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Carveth, D.L. (1989). The Annual of Psychoanalysis, Volume XV: Edited by the Chicago Institute of Psychoanalysis. Madison, CT: International Universities Press. 1987. Pp. xiii + 384.. Int. J. Psycho-Anal., 70:556-559.

(1989). International Journal of Psycho-Analysis, 70:556-559

The Annual of Psychoanalysis, Volume XV: Edited by the Chicago Institute of Psychoanalysis. Madison, CT: International Universities Press. 1987. Pp. xiii + 384.

Review by:
Donald L. Carveth

The Annual of Psychoanalysis, a publication of the Chicago Institute of Psychoanalysis, enjoys a well-deserved reputation for the excellence of the papers which it assembles yearly and offers to the psychoanalytic community. Volume XV, the 1987 edition, is a worthy representative of this distinguished series, with contributions divided into seven sections: theoretical studies; clinical studies; psychoanalysis and psychotherapy; child analysis; developmental psychology; applied psychoanalysis; and psychoanalysis and education.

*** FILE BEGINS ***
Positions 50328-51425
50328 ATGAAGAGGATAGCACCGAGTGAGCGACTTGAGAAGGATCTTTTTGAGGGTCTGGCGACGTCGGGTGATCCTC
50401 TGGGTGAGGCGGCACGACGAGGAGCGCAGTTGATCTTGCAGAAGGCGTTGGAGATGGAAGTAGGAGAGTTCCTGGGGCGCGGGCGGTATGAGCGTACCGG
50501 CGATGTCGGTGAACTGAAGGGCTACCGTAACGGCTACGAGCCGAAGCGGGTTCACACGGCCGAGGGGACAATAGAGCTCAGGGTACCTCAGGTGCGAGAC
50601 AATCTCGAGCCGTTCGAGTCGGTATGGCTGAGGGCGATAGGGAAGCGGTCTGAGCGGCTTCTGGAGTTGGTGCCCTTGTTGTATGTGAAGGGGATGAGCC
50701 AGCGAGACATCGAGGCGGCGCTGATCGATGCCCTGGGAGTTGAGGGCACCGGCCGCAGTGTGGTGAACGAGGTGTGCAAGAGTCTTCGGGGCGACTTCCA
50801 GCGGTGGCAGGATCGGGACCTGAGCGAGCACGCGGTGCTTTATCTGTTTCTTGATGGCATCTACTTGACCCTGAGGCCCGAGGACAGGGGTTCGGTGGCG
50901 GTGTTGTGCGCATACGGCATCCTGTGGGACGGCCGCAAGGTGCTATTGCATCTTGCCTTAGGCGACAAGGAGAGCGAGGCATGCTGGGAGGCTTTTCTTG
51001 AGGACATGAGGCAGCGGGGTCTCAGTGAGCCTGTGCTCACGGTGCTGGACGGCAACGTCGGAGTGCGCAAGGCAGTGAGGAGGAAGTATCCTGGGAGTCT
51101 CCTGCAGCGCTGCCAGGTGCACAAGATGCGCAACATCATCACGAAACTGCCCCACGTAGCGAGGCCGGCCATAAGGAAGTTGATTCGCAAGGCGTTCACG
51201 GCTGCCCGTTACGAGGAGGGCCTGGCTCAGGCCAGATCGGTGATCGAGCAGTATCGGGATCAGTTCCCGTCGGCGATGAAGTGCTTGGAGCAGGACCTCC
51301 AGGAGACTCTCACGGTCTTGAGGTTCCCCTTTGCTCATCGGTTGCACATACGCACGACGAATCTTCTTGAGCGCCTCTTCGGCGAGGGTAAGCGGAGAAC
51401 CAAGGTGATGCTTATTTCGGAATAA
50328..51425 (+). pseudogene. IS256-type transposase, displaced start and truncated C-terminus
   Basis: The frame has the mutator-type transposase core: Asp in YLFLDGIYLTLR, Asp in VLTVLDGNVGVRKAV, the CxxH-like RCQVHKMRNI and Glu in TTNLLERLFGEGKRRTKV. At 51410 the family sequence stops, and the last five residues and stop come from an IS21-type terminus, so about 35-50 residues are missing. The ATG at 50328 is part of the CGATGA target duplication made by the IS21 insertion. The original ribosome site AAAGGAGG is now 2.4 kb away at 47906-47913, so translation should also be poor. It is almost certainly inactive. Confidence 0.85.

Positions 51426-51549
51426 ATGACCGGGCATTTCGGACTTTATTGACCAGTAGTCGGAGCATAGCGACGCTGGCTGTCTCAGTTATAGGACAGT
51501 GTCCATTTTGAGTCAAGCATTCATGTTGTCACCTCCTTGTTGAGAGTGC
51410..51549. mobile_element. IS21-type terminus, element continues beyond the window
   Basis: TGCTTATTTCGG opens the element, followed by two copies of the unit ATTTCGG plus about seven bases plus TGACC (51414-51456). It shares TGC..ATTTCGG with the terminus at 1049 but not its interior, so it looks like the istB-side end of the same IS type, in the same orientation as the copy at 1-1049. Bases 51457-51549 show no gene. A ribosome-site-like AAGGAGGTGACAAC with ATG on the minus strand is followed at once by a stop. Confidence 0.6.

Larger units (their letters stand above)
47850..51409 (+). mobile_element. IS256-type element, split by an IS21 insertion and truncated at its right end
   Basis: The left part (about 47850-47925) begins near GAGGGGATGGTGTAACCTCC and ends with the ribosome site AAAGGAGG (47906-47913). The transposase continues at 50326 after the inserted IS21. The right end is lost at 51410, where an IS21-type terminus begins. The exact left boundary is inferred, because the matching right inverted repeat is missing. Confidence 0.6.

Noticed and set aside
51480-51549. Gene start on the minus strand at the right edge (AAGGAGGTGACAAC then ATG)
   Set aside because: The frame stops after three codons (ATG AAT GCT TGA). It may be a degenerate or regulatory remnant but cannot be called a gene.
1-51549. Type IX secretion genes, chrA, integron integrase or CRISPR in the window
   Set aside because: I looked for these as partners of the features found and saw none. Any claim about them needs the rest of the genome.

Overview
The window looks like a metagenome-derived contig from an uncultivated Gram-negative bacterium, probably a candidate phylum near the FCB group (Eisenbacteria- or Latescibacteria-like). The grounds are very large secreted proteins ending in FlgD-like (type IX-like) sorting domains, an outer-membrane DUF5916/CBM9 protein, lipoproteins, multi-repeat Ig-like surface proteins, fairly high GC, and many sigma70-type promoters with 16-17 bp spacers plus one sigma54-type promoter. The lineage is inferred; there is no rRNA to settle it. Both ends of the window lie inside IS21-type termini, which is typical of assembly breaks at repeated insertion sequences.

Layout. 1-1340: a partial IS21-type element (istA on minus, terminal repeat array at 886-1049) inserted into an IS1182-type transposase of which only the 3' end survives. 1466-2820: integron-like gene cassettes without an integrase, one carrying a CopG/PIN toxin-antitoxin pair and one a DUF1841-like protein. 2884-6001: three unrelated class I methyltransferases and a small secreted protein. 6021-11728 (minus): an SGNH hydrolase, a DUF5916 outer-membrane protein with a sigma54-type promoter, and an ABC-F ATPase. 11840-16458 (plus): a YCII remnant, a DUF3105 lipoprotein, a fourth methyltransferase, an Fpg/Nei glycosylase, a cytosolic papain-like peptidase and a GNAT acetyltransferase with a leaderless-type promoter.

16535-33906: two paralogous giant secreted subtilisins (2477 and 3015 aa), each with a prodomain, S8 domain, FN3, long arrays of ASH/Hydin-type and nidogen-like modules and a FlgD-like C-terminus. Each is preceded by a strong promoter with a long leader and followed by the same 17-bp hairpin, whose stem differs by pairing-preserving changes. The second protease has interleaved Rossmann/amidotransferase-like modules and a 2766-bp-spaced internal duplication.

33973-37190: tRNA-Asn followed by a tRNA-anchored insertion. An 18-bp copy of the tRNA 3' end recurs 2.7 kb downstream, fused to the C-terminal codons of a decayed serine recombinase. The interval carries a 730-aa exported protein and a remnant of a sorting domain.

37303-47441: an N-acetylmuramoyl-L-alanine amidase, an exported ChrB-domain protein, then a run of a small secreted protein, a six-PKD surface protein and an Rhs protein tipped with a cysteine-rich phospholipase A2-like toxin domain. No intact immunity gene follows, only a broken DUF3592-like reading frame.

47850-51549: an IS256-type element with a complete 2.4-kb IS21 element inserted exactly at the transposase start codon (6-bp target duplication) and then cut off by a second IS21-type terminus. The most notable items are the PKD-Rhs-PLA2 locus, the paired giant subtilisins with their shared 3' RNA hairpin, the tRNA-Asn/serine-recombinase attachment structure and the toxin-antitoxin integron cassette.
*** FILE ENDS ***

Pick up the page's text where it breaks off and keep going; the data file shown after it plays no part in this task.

In the first of three theoretical studies, Virginia C. Barry, elaborating upon Noy's (1969) redefinition of primary and secondary process thinking as serving self-integration and reality-adaptation respectively, argues that the need to maintain self-integration takes precedence over the need to process reality accurately. Hence, when individuals are maturationally capable of symbolic processes (after eighteen months) accurate processing of reality may be sacrificed through mechanisms such as disavowal in order to escape the trauma of psychological disintegration. Whereas pathology based on the foregoing defensive process is amenable to later interpretation, experiences retained in a presymbolic, psychobiologic or perceptual-action mode from the period before 'imaging capacity' is present are, to use Gedo's (1979) phrase, 'beyond interpretation' having become visceral convictions or pervasive, unquestionable realities which have been integrated passively rather than actively (that is, non-conflictually) and which retain their affective significance in the face of what ought to be conflicting information.

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